Last Mother's Day, I was 9 months pregnant. It was my very first Mother's Day without my Mom, who was also my very best friend. I spent the day with my husband, crying at different locations, though that was not the plan when I woke up that morning and cried in the shower. I'm going to "get it all out" and "enjoy the day, like she would want me to" I naively thought, as I then found myself crying over breakfast at Mimi's, Mom's favorite restaurant. I cried as he drove me east on the 91 freeway, to put flowers on her grave, I cried at her grave, and cried again, as we headed home for the 45 minute drive. Then, once we were home, you guessed it: I cried some more.
Somewhere in all of that, I knew I did not want future Mother's Days to be spent in any way like that one. It was truly horrible, and I felt like there was no way around it, only through it. While telling myself over and over again 'Mom would want to see me happy and celebrating her, not bawling my eyes out, all day' was most certainly true, it did nothing to affect the outcome. 'Next year will be different' I thought, and knew.
And different it was; indescribably different. While the pain of missing my Mom is still very real and poignant, there is this new little being that I am responsible for and connected to. While my baby girl has not "replaced" my Mom in any way, the special relationship that I had with my Mom is born anew.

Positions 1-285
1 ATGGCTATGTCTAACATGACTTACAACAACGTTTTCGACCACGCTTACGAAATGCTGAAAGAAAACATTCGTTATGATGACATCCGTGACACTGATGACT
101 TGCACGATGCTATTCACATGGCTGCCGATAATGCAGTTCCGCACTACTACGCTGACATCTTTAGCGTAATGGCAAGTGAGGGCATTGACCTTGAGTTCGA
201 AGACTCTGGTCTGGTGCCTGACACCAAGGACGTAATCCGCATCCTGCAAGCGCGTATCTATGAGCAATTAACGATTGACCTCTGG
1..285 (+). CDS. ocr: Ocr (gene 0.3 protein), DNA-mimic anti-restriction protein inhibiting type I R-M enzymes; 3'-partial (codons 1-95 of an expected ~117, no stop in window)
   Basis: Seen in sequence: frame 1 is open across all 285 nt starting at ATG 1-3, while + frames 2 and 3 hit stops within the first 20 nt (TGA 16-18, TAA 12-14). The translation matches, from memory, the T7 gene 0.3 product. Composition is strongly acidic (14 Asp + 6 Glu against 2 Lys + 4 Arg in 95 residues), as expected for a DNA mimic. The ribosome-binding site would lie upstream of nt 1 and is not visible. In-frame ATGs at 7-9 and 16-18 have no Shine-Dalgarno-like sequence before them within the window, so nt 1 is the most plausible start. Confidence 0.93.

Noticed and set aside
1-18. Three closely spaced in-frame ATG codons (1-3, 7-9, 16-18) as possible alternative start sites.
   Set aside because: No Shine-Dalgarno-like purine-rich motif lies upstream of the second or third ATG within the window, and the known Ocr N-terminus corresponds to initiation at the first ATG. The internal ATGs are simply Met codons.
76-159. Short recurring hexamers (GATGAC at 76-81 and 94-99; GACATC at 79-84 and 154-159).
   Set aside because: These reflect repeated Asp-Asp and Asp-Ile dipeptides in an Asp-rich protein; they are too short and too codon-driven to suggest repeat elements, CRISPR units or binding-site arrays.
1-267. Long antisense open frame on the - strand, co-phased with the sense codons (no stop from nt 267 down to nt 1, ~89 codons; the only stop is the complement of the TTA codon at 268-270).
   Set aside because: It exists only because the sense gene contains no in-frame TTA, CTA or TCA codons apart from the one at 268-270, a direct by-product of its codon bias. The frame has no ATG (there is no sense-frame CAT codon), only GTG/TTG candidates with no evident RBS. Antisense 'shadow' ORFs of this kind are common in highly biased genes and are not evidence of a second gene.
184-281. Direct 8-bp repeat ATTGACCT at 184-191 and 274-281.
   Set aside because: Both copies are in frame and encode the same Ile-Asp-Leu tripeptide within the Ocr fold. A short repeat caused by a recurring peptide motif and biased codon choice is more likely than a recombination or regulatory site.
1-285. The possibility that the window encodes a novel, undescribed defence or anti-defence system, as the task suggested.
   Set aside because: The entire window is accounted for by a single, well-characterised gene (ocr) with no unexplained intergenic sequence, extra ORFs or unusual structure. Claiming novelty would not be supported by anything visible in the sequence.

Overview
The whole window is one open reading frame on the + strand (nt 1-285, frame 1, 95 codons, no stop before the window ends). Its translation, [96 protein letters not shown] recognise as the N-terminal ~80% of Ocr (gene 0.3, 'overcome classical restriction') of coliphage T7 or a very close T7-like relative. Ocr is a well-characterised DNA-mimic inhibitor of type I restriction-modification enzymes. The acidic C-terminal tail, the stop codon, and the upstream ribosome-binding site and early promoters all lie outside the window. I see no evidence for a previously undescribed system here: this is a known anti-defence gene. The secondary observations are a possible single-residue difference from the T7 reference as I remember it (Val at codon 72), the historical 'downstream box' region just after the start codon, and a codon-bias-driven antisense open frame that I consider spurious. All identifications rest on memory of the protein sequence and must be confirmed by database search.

I am feeling what she must have felt as I gave birth to her and heard her first cry; changed that first diaper and then 1000 more; rocked her to sleep; saw her first smile and heard her first giggle; marveled at her natural reflex to curl her tiny hand around my finger and then, when she did it by choice; watched her sleep and watched her crawl out of her nursery and down the hall; use her walker back and forth through the living room; take her first bite of pureed food and then eventually feed herself; pat me on the back and give me open-mouthed kisses because she does not yet know how to pucker; squeal with excitement at her dog and say her first word.
While the sadness and longing to spend just one day or even one hour with Mom is still there, so is the love that she gave me; enough love to last a lifetime. The love we shared is still real and tangible and if I try hard enough, I can still feel her arms around my waist and mine around hers, as we so often did in those last days for balance, until she couldn't walk anymore. I can feel the smallness of her hand in mine, hear her laugh and I can feel the warmth of her hug and her kiss. I can hear her saying "Oh Meggie..."
And while I cannot help but feel the regret that my baby girl will not "know" her Nana in the traditional sense and the excitement that a visit from her would bring, I am steadfast in my commitment to help my girl know what a truly amazing woman she was, and always will be. Our little baby A will not just know her Nana through the stories and the photographs, but through the love and patience and grace and of course humor and giggles that I shower her with. Because all of those qualities are given to her because they were given to me.